Election 2014: 46th Assembly District
Assemblymember Alec Brook-Krasny, the Democratic incumbent, has represented the 46th A.D. for the past four terms.
The first Russian-speaking American member of the state legislature, Brook-Krasny emphasizes balance in his approach to governing, stressing that it is important to provide tax breaks and incentives for businesses and tax relief for families at the same time as making sure that government-supported programs that both employ and serve residents of the 46th Assembly District – comprised of the neighborhoods of Seagate, Coney Island, Brighton Beach, Gravesend, Dyker Heights, Bensonhurst and Bay Ridge – are adequately funded.
“While we are trying to reduce taxes,” he said at a recent candidate’s forum, “we have to find a balance between cutting taxes and cutting programs.”
With eight years of legislative experience under his belt, Brook-Krasny also can point to accomplishments before he was elected to serve. Having arrived in the U.S., as he recalled at another recent debate, with some $90 in his pocket about three decades ago, Brook-Krasny first made his mark as a business-owner, before starting a not-for-profit organization, The Council of Jewish Émigré Community Organizations, in 2001.
Businessman Stamatis Lilikakis, a first-time candidate, has thrown his hat into the ring to run for Assembly in the 46th Assembly District, now represented by Democrat Alec Brook-Krasny.
A lifelong resident of Bay Ridge, Lilikakis will be competing in the only Republican primary in the borough because, he says, he thinks the state is driving business away, thanks to a plethora of taxes and regulations, and because he believes there need to be changes in the current educational system.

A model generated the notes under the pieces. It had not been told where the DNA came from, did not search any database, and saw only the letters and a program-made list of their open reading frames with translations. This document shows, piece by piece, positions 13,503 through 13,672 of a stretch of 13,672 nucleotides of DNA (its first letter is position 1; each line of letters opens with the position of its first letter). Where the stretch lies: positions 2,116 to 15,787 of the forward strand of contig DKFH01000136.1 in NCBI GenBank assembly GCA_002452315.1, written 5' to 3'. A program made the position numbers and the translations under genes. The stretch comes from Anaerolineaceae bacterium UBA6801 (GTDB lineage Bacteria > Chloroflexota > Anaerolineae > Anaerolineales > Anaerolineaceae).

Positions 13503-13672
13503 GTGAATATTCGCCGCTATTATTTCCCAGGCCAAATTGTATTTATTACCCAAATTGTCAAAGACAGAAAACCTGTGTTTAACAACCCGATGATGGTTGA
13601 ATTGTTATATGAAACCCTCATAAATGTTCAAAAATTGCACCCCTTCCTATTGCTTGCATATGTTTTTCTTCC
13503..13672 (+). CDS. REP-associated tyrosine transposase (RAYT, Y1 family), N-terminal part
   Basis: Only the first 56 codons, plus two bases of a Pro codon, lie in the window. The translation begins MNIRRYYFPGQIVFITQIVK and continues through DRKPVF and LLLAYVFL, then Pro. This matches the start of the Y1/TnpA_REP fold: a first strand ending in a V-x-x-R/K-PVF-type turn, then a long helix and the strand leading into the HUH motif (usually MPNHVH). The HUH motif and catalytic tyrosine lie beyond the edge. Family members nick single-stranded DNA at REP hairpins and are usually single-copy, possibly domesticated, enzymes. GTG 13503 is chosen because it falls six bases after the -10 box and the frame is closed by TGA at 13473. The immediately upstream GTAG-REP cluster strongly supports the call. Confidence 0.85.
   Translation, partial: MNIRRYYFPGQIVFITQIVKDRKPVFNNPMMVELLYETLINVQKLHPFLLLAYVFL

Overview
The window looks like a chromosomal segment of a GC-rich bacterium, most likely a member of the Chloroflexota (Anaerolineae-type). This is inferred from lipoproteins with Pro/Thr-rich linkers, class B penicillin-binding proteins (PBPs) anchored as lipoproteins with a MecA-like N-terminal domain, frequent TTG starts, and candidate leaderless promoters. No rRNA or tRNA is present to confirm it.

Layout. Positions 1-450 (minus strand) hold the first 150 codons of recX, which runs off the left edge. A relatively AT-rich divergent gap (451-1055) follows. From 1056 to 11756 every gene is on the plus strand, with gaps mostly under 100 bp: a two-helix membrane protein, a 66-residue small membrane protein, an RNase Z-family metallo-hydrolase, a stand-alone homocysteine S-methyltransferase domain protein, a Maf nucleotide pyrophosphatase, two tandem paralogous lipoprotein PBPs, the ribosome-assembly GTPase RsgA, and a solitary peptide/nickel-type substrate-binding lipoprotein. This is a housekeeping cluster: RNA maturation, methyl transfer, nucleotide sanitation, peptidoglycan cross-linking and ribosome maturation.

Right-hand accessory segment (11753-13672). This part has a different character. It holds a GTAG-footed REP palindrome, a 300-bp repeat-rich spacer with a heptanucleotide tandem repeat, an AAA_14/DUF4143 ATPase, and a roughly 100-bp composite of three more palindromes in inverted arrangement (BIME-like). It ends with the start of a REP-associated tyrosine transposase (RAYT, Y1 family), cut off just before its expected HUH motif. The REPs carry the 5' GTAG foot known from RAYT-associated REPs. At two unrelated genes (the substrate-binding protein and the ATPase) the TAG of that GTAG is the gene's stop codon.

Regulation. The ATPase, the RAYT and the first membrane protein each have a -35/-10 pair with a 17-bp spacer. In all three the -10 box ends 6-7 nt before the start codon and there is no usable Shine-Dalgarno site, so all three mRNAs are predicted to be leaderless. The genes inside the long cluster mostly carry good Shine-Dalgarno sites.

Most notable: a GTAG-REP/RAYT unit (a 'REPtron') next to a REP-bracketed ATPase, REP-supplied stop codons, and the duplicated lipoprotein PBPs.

He is, he stressed, “a small business-owner and I have seen how the state has made it almost impossible to run a small business, thanks to the taxes and regulations. As a business-owner, I know what needs to get done, but most politicians, on every level, have never run a business so they have no idea what business needs, and they are driving business out of New York.”
Lilikakis also takes issue with high stakes testing as well as the Common Core curriculum. “The system doesn’t really work,” he said. “It has to be fixed or changed. You can’t have 15 people deciding policy on education when only one has been an educator. We have to let the trained professionals do what’s best for kids.”
Lilikakis would also like to see the culture of Albany change. “We’re one of the most corrupt states in the country,” he contended. “We have to bring some kind of morality back to the state. We need to get average citizens involved in the political system who want to do things for the proper reasons.”
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